From 3-14 June 1992, Rio de Janeiro hosted the United Nations Conference on Environment and Development (UNCED). The focus of this conference was the state of the global environment and the relationship between economics, science and the environment in a political context. The conference concluded with the Earth Summit, at which leaders of 105 nations gathered to demonstrate their commitment to sustainable development.
At UNCED, more than 130 nations signed a Convention on Climate Change and a Convention on Biodiversity. The delegates also reached agreement on Agenda 21, an action plan for developing the planet sustainably through the twenty-first century, and on a broad statement of principles for protecting forests. All nations present accepted without change the Rio Declaration, a non-binding statement of broad principles for environmental policy. New international networks, both formal and informal, were set up to carry out and oversee implementation of the agreements.
Breaking significantly with the previous thinking, it was recognised that economic development needed to take place together with social progress and protection of the environment, while also respecting every country’s right to develop. The Earth Summit addressed issues ranging from patterns of production, alternative energy sources, reliance on public transportation systems, to the growing scarcity of water.
The conference resulted in several important documents and agreements, a blueprint to rethink economic growth, advance social equity and ensure environmental protection. It also produced the Rio Declaration on Environment and Development, the Statement of Forest Principles, the United Nations Framework Convention on Climate Change and the United Nations Convention on Biological Diversity, an agreement on the Climate Change Convention which in turn led to the Kyoto Protocol. Moreover, the idea of sustainable development revolutionized the thinking of millions, and contributed to world leaders agreeing to the Millennium Declaration in 2000, paving the way to the Millennium Development Goals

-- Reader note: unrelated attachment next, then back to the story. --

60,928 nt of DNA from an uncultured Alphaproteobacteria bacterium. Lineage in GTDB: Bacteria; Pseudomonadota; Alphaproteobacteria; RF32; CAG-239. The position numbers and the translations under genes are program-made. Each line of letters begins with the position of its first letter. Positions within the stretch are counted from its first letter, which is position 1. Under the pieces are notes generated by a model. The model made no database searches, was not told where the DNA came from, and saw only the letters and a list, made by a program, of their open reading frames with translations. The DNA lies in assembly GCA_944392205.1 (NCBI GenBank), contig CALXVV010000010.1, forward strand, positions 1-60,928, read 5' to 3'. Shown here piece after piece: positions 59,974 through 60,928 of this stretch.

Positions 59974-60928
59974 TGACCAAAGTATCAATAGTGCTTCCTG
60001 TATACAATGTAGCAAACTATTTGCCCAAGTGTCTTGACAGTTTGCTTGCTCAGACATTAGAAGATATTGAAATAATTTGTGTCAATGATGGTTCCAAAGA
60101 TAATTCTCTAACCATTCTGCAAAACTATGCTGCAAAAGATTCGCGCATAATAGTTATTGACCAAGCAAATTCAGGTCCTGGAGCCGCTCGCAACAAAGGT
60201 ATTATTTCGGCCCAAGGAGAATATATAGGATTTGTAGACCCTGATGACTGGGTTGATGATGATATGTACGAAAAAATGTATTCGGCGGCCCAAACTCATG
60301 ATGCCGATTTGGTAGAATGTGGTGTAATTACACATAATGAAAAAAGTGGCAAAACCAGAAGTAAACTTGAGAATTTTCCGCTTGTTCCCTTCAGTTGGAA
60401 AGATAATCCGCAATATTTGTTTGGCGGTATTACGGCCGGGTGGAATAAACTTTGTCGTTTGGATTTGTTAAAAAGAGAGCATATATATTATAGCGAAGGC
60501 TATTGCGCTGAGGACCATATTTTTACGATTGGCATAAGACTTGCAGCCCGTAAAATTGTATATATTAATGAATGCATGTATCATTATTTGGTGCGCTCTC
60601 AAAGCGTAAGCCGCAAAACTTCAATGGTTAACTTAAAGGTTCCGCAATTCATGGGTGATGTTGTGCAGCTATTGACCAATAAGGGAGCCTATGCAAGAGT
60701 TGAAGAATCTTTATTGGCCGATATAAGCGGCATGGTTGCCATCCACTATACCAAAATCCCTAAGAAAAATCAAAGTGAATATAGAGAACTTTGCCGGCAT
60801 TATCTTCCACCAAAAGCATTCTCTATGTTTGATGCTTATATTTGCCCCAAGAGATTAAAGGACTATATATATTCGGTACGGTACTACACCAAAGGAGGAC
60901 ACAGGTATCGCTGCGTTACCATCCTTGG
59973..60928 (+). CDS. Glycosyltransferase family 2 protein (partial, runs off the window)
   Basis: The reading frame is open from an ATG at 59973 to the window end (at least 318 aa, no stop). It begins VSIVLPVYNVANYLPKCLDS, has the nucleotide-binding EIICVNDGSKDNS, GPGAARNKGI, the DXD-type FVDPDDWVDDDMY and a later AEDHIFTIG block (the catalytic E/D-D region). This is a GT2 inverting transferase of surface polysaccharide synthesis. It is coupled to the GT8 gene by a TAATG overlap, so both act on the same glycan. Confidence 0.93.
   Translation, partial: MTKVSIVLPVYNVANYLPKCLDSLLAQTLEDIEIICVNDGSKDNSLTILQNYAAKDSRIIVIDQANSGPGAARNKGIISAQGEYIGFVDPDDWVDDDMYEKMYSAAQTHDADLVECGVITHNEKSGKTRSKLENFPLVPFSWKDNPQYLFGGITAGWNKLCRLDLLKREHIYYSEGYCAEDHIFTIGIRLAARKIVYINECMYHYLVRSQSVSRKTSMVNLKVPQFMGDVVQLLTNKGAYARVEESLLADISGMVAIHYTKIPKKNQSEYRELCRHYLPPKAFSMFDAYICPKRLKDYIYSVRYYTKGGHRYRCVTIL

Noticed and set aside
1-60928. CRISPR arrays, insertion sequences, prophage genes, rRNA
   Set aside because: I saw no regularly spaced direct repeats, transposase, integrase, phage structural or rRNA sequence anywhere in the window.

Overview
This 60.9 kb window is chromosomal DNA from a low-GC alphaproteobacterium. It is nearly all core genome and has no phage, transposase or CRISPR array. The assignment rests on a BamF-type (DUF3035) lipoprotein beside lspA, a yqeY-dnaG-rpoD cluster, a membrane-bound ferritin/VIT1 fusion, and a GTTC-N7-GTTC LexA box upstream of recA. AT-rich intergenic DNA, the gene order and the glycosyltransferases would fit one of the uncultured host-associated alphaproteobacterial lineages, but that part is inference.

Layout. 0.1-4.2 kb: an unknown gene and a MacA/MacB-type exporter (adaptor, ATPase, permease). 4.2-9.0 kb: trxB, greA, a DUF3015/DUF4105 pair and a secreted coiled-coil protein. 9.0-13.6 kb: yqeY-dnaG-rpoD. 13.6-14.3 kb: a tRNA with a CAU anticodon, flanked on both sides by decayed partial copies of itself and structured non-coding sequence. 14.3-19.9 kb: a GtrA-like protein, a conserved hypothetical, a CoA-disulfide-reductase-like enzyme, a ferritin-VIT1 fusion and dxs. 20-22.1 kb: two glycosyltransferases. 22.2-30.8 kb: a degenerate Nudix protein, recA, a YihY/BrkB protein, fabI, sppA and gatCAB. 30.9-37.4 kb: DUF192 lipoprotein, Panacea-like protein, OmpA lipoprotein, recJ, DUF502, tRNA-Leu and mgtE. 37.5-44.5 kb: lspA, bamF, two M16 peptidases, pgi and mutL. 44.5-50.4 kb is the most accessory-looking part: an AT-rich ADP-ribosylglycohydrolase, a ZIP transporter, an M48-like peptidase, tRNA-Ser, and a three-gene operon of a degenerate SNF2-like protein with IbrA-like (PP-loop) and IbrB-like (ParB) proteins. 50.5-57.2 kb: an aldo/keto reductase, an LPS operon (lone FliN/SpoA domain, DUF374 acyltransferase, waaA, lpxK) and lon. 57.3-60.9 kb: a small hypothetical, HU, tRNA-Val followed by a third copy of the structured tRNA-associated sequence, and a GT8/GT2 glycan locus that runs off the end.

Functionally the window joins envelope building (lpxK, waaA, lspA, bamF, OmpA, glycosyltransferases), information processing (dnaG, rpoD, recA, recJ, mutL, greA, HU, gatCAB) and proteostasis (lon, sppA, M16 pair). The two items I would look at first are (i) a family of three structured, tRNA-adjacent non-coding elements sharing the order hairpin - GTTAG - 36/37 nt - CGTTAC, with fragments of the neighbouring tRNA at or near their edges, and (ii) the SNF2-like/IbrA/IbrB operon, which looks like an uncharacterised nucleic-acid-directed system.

It is concluded that economic and production models which presently exploit and deplete nature, and are hazardous to the environment and human health, together with unsustainable consumption levels of the populations of industrialized countries and the minority of the developing world are at the root of environmental problems. Despite its environmental focus, the biggest arguments at the Earth Summit concerned finance, consumption rates and population growth. The developed nations were calling for environmental sustainability, but the less industrialized developing nations were demanding a chance to allow their economies to catch up with the developed world.
- The Earth Summit produced a number of outcomes including:
- The Convention on Biological Diversity;
- The Framework Convention on Climate Change;
- Principles of Forest Management;
- The Rio Declaration on Environment and Development; and
- Agenda 21.
Together these outcomes covered every aspect of sustainable development. These agreements and guidelines are still adhered to today and are influencing many political and business decisions.